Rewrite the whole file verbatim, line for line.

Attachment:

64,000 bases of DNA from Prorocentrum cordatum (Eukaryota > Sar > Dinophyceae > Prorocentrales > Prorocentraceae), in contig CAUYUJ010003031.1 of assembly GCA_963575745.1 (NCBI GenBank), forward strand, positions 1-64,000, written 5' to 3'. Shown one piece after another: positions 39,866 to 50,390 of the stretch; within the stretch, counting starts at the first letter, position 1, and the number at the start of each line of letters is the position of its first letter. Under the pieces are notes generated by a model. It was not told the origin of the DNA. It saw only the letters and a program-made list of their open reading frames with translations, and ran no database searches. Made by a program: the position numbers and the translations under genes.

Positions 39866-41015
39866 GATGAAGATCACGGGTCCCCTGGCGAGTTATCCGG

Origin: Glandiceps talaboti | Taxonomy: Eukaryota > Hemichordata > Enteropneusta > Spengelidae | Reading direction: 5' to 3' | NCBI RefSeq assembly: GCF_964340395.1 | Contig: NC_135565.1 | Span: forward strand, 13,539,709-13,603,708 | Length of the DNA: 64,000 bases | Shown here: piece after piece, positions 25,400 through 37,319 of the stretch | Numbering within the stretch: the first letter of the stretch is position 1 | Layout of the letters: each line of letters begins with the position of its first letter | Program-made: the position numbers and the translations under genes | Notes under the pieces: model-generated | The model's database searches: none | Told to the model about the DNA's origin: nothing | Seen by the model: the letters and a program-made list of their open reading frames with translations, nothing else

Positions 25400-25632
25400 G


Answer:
64,000 bases of DNA from Prorocentrum cordatum (Eukaryota > Sar > Dinophyceae > Prorocentrales > Prorocentraceae), in contig CAUYUJ010003031.1 of assembly GCA_963575745.1 (NCBI GenBank), forward strand, positions 1-64,000, written 5' to 3'. Shown one piece after another: positions 39,866 to 50,390 of the stretch; within the stretch, counting starts at the first letter, position 1, and the number at the start of each line of letters is the position of its first letter. Under the pieces are notes generated by a model. It was not told the origin of the DNA. It saw only the letters and a program-made list of their open reading frames with translations, and ran no database searches. Made by a program: the position numbers and the translations under genes.

Positions 39866-41015
39866 GATGAAGATCACGGGTCCCCTGGCGAGTTATCCGG

Origin: Glandiceps talaboti | Taxonomy: Eukaryota > Hemichordata > Enteropneusta > Spengelidae | Reading direction: 5' to 3' | NCBI RefSeq assembly: GCF_964340395.1 | Contig: NC_135565.1 | Span: forward strand, 13,539,709-13,603,708 | Length of the DNA: 64,000 bases | Shown here: piece after piece, positions 25,400 through 37,319 of the stretch | Numbering within the stretch: the first letter of the stretch is position 1 | Layout of the letters: each line of letters begins with the position of its first letter | Program-made: the position numbers and the translations under genes | Notes under the pieces: model-generated | The model's database searches: none | Told to the model about the DNA's origin: nothing | Seen by the model: the letters and a program-made list of their open reading frames with translations, nothing else

Positions 25400-25632
25400 G